Recently at work I was trying to get our CI/CD system to build the very VM images that it runs on. I've hinted previously at our attempts to automate this, but it was still a "manual" automation - i.e. we had to manually kick off the scripts. If we can get the CI/CD system to run it, then we can just make this a build definition (albeit a very long-running one) like everything else, and automatically run it when somebody make a change to the scripts.
We have two VM definitions at the moment, one is about 70GB and the other is about 85GB. As such, once the build definition is finished, we need to store the build output as 155GB of data in a big ZIP file and upload that to our build artifact storage.
My first attempt was just to see what happened. It turns out the system could ZIP 155GB, but using the default .NET Framework implementation of
System.IO.Compression.ZipArchive, it took 10 hours with Optimal compression. After taking only 3-4 hours to build the VMs, that's way too long for an acceptable ZIP time.
I then tried to disable compression by passing the
CompressionLevel.NoCompression flag to the code, but it seems that the .NET Framework still passes the data through the Deflate algorithm, and it still takes ages. This seems to be fixed in .NET Core 3.0, but we're still running on .NET Framework, and there are no newer binaries available on NuGet.
I tried an alternative library, SharpZipLib, and it took 20 minutes. Just to see what would happen, I tried zipping it up with 7-Zip, and it took 4 minutes 30 seconds.
Unfortunately I couldn't just use 7-Zip, because I needed the folder names on the filesystem and the folder names in the ZIP to be different, and 7-Zip doesn't seem to support this.
I knew the basics of the ZIP format, so I ended up with a dangerous idea - why don't I just write my own fast ZIP writer? How hard can it be?
The ZIP Format
In theory, the ZIP format is fairly straightforward.
- A ZIP file contains a set of entries. These have a Local File Header, followed by the (compressed) file data. If your compression type is "store", this is the raw uncompressed file data.
- Towards the end of a ZIP file (usually) is a Central Directory. This acts as an index, containing information about each file, as well as where to find the Local File Header for it.
- At the very very end of the ZIP file is an End of Central Directory Record. This tells you where to find the Central Directory Record.
That seems easy enough, so armed with the ZIP specification, I sat out to write my own writer. Unfortunately there are a few hiccups in the spec:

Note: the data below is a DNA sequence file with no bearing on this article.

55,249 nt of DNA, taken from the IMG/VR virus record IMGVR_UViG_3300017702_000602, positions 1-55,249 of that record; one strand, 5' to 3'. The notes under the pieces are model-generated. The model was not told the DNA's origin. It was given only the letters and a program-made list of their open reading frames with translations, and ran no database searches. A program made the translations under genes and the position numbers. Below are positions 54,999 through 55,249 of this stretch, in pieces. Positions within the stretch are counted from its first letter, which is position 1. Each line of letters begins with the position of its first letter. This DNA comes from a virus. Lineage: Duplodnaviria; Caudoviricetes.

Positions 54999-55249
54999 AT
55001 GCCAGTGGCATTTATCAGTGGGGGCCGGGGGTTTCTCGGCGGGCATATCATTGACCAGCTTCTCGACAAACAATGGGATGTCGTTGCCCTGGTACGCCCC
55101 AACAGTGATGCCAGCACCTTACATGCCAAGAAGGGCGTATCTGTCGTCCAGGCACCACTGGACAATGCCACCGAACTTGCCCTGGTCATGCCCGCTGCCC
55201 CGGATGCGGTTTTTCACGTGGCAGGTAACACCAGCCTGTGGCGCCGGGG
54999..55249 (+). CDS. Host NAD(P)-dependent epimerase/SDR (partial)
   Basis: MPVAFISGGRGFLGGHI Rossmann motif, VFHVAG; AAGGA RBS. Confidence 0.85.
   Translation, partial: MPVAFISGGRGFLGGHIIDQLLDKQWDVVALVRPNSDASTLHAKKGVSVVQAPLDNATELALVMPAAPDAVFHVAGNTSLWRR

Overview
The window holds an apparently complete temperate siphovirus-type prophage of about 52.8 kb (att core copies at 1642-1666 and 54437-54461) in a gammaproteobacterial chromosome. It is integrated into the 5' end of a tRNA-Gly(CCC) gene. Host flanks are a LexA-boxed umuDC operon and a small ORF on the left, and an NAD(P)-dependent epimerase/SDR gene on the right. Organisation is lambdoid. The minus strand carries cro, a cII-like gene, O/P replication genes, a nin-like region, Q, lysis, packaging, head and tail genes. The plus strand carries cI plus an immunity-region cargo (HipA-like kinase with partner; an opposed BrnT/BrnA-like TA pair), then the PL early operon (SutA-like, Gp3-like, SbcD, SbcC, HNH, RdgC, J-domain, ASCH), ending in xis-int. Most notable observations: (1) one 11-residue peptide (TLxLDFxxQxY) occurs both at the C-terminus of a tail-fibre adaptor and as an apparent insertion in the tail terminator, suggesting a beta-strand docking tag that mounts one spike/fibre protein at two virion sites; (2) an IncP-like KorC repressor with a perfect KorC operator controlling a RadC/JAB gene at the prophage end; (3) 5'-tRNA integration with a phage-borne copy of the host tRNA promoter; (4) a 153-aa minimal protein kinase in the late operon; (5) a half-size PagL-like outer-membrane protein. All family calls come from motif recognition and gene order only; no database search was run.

- The field size for "compressed bytes" and "uncompressed bytes" are 4 bytes wide.
- The field size for "offset of local file header" and "offset of Central Directory Record" are 4-bytes wide.
- It didn't actually affect me, but the field size for "number of files in this ZIP" is 2 bytes wide.
This is quite problematic. The maximum value that you can fit in 4 bytes is 4294967295, which as a number of bytes is just one byte short of 4GB. The maximum value that you can fit in 2 bytes is 65535, so you can't have more than that many files in a ZIP file.
Or can you? I knew 7-Zip could create my 155GB ZIP file, so how did it do it?
ZIP64 To The Rescue!
There's this extremely useful section in the specification:
188.8.131.52: When compressing files, compressed and uncompressed sizes SHOULD be stored in ZIP64 format (as 8 byte values) when a file's size exceeds 0xFFFFFFFF. However ZIP64 format MAY be used regardless of the size of a file. When extracting, if the zip64 extended information extra field is present for the file the compressed and uncompressed sizes will be 8 byte values.
This seems very useful. This is the good stuff. This is exactly what I need.
If I can store my sizes as 8-byte values, that means I can store files up to 17179869184 GB, or 16 Exabytes!
Similarly, there's another extremely useful section:
184.108.40.206: If one of the fields in the end of central directory record is too small to hold required data, the field SHOULD be set to -1 (0xFFFF or 0xFFFFFFFF) and the ZIP64 format record SHOULD be created.
There are also references to something called the "ZIP64 End of Central Directory Locator".
Unfortunately for me, none of the ZIP64 stuff is very well documented. I had to look at other implementations and do byte-by-byte comparisons with my code's output and 7-Zip's in order to figure out what exactly was needed.
How ZIP64 Works
Here's the birds-eye view of how ZIP64 works:
A Local File Header or Central Directory Record can have what is called an "extra field" in the spec. This is extra data that is not defined by the core spec. Some extensions are defined by newer versions of the spec, others can be completely third-party. Technically you could invent your own field and store a meme for each file, or a URL, or another ZIP, or some secret stenanographically stored data.